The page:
We’re at the Supreme Court of Canada today to fight for protections for sexual assault survivors in criminal trials

A two-day hearing that has significant implications for how courts handle sexual assault cases is underway at the Supreme Court of Canada.

We are intervening alongside Salal Sexual Violence Support Centre, formerly WAVAW Rape Crisis Centre, in the two appeals being heard together—R. v J.J. and A.S. v Her Majesty the Queen et al. These cases are about rules introduced in the Criminal Code in 2018 that limit an accused person’s access to the survivor’s private records and their ability to surprise the survivor with those records during the trial.

There is a long history of an accused person using a survivor’s private information to humiliate and discredit them in court. Ambushing survivors was a common defense counsel tactic used to disturb the ability of a survivor to testify during trial. Aside from disrupting a trial, it often had serious mental health impacts.

We argue that survivors need a voice at the table to ensure that courts are respecting their rights to privacy and substantive equality. Courts must hear directly from survivors, especially those who are at highest risk of systemic discrimination in the criminal justice system, such as Indigenous women and sex workers.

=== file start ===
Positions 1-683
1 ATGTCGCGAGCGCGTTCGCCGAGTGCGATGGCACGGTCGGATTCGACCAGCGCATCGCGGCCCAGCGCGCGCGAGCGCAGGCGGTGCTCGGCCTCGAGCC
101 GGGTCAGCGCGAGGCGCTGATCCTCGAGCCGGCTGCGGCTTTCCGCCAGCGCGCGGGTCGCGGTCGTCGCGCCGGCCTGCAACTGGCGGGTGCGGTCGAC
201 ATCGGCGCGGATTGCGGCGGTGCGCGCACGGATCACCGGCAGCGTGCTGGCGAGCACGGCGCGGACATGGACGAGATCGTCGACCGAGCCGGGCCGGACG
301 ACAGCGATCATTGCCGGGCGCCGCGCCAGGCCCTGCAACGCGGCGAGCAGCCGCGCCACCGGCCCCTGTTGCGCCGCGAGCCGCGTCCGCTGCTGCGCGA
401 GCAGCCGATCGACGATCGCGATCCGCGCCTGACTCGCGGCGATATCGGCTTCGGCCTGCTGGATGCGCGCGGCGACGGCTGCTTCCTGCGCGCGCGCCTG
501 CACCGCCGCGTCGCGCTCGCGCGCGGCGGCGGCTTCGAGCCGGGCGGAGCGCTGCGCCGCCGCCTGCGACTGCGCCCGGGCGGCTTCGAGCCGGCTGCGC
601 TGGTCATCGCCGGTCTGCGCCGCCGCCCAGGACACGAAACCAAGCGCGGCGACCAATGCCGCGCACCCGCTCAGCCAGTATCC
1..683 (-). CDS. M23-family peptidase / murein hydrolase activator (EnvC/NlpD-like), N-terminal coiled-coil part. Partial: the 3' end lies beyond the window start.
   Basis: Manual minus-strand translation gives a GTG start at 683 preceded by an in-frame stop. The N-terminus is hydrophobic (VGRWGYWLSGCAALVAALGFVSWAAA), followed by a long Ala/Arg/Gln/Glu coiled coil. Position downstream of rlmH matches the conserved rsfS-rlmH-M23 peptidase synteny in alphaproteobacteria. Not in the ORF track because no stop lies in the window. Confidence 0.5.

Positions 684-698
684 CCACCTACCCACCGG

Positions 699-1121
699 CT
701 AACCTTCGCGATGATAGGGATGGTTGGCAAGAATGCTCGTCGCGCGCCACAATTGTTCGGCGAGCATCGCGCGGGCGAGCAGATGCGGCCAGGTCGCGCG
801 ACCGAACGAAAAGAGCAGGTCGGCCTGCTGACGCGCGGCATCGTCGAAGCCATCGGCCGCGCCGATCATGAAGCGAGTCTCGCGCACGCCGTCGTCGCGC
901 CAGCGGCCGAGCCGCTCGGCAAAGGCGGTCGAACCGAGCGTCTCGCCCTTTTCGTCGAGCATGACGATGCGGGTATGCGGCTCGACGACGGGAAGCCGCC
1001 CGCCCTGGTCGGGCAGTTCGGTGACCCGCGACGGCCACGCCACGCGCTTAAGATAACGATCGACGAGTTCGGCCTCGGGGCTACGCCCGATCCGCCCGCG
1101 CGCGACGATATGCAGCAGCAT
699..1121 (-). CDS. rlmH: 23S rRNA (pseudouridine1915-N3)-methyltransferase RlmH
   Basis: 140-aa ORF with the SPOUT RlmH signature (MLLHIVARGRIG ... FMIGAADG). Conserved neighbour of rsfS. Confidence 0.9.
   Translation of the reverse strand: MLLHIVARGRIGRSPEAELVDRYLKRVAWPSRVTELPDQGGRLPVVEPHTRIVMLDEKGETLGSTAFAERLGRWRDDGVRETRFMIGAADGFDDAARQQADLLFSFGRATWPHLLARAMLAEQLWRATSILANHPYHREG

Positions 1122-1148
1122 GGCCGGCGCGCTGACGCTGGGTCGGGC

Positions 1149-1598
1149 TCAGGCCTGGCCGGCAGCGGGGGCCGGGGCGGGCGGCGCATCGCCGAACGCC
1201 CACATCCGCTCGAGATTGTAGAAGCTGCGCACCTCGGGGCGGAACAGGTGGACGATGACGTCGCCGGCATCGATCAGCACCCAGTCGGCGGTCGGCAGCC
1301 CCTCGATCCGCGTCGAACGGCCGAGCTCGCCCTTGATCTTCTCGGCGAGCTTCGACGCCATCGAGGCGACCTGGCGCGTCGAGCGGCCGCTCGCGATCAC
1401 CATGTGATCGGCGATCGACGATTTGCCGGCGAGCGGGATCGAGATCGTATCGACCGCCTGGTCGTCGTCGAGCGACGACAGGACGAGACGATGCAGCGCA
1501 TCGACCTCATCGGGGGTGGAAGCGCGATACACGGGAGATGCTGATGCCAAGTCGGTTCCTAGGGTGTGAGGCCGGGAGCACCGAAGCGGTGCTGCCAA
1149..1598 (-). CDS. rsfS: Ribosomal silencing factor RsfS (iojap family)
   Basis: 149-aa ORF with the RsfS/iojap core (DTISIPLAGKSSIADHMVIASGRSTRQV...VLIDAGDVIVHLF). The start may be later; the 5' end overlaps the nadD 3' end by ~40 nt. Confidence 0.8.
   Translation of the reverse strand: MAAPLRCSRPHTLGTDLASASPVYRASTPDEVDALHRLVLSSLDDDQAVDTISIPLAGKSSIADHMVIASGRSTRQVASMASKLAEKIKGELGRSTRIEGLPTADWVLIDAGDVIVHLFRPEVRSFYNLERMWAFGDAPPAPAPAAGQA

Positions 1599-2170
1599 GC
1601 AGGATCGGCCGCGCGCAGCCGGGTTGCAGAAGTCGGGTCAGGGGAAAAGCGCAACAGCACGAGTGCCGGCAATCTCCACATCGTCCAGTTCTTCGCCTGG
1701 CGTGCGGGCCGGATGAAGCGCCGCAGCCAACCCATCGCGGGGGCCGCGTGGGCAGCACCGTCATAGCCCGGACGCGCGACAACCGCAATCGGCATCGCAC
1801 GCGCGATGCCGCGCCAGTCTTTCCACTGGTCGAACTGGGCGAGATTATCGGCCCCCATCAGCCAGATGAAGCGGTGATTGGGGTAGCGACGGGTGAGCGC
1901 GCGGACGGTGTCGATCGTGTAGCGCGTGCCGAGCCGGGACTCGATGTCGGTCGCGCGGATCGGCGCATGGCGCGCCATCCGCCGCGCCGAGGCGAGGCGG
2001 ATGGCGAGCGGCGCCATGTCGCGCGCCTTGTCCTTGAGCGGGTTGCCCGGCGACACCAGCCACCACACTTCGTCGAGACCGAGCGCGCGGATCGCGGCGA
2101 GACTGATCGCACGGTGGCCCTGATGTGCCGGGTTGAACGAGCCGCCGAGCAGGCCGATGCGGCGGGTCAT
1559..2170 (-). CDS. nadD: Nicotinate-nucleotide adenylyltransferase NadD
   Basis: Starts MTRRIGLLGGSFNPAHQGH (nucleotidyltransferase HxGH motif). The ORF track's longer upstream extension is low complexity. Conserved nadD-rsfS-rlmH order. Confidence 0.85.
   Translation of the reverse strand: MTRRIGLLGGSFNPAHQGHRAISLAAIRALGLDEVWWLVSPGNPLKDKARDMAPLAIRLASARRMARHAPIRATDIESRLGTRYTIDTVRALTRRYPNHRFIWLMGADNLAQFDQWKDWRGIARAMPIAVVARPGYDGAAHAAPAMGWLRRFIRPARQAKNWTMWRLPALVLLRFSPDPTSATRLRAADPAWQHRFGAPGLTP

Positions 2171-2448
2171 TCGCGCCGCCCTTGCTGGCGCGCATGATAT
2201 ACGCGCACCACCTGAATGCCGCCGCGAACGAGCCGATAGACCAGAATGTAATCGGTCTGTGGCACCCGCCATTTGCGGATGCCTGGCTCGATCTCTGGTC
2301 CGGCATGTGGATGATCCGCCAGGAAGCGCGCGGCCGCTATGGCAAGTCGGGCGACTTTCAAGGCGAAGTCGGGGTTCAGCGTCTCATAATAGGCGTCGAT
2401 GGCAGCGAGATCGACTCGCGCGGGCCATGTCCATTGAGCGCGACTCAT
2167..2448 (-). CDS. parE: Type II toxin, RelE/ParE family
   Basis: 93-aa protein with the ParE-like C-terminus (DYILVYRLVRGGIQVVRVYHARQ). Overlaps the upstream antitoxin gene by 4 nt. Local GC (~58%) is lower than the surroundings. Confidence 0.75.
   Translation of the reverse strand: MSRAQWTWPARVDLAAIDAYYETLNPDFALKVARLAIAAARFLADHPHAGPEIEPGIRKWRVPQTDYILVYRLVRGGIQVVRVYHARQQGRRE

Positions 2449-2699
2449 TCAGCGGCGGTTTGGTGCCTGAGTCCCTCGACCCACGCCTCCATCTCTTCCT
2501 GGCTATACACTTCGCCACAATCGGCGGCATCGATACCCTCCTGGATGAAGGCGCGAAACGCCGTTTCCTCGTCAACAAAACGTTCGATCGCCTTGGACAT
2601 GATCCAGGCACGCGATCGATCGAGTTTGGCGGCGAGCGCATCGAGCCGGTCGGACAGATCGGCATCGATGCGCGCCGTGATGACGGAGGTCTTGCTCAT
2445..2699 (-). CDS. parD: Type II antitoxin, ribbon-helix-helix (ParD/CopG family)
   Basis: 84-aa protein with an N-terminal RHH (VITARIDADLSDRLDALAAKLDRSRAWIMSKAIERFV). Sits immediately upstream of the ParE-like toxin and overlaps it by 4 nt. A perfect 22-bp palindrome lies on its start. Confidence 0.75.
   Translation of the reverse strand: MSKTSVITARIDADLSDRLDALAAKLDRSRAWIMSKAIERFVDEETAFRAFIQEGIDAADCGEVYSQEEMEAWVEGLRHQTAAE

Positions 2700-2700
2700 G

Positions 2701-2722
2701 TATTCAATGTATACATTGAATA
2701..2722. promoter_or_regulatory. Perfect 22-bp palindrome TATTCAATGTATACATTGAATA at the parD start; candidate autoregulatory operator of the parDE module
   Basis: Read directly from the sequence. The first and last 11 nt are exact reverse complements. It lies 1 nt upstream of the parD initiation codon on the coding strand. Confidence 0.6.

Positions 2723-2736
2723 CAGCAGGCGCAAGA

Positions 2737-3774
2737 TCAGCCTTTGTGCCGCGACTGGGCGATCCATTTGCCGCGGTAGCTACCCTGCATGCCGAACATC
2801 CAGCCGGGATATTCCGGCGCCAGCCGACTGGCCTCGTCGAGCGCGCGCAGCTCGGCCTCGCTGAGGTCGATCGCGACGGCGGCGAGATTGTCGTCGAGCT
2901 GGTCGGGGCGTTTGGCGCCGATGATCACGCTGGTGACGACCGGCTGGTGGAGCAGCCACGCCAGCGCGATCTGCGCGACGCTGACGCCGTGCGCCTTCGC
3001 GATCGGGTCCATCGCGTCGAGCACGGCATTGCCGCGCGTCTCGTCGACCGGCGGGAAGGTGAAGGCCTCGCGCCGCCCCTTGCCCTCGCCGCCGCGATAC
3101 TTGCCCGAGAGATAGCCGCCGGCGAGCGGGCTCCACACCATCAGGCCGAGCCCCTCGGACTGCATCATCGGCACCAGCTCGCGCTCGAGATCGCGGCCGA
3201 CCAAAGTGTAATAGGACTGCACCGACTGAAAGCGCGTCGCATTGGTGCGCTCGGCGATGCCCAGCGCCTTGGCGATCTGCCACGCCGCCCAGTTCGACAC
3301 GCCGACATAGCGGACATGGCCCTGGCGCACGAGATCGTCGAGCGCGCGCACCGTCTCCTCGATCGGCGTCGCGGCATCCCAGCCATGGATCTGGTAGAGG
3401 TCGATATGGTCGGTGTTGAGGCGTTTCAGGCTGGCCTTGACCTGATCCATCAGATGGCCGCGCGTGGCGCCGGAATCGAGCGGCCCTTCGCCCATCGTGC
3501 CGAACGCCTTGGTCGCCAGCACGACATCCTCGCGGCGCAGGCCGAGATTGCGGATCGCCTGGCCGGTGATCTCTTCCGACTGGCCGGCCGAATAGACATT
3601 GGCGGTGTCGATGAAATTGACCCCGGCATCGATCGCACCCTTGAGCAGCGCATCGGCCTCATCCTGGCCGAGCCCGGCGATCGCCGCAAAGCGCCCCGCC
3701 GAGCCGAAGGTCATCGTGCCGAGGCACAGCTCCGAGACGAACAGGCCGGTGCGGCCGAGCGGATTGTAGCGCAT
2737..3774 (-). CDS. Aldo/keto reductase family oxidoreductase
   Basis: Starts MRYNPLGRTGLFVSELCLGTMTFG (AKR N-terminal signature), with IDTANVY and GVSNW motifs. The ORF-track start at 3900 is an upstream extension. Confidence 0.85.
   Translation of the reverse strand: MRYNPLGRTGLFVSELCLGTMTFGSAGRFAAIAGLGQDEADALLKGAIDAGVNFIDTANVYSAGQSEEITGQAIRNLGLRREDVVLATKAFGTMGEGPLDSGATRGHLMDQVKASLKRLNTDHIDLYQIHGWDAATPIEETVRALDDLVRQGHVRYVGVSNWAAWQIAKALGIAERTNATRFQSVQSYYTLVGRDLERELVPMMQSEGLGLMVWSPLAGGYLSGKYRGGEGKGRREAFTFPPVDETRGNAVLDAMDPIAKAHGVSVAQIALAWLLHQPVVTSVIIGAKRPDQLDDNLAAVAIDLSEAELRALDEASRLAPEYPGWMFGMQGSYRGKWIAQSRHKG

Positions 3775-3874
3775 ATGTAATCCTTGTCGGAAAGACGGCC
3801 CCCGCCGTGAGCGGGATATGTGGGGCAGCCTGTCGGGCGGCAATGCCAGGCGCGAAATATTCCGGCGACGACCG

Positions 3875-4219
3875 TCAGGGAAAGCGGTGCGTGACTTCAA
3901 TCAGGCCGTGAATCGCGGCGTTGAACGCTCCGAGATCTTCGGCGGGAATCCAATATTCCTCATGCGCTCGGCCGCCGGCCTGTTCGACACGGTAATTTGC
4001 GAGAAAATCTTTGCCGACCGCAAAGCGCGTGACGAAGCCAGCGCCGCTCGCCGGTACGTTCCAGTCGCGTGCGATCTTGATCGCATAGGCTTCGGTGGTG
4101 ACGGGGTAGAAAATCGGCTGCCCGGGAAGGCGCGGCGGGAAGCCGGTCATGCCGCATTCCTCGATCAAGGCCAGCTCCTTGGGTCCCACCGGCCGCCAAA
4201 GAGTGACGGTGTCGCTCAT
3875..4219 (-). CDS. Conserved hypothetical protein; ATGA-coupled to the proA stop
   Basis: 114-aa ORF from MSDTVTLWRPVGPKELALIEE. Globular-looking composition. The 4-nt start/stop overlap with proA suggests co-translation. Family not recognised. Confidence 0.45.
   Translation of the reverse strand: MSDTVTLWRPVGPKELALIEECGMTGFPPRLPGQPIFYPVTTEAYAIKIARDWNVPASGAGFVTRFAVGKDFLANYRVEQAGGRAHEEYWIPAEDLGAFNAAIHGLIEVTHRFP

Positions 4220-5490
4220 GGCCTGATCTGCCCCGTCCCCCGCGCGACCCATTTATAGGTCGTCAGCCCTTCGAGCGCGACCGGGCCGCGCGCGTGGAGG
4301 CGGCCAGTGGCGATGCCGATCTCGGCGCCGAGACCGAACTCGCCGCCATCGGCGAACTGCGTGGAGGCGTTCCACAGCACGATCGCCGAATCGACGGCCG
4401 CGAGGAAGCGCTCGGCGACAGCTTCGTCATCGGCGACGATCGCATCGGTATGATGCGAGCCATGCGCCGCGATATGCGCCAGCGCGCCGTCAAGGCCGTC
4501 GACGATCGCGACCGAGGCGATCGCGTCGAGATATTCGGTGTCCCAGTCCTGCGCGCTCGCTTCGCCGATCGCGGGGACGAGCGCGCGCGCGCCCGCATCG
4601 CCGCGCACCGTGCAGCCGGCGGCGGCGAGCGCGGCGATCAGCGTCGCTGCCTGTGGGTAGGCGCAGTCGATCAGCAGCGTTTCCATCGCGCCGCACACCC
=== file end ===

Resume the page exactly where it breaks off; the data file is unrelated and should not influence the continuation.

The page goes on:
These provisions are important not just because of private records. Before the provisions were added in 2018, complainants in sexual assault trials didn’t have their own lawyer to represent their interests. As sexual assault is considered a crime against the state, the survivor is regarded as a witness to the crime. Sexual assault cases are brought by the Crown.

With these changes to the Criminal Code, survivors can participate in the legal process and be represented by a lawyer in the applications related to these private records, such as text messages, videos, or health records, which may include information about the survivor’s sexual history. Survivors of sexual assault cannot and should not have to rely on Crown counsel to put their perspectives and experiences before the court.

An outcome of these cases could be the repeal or watering down of these provisions, which better protect survivors in an already difficult and often re-traumatizing legal process. Rolling them back would represent a devastating setback for survivors of sexual assault.

West Coast LEAF and Salal are working to ensure survivors’ rights remain protected.

We are grateful to pro bono counsel Gloria Ng for her work on this case.

Take action for justice and equity!

We need your help to make positive, transformative change.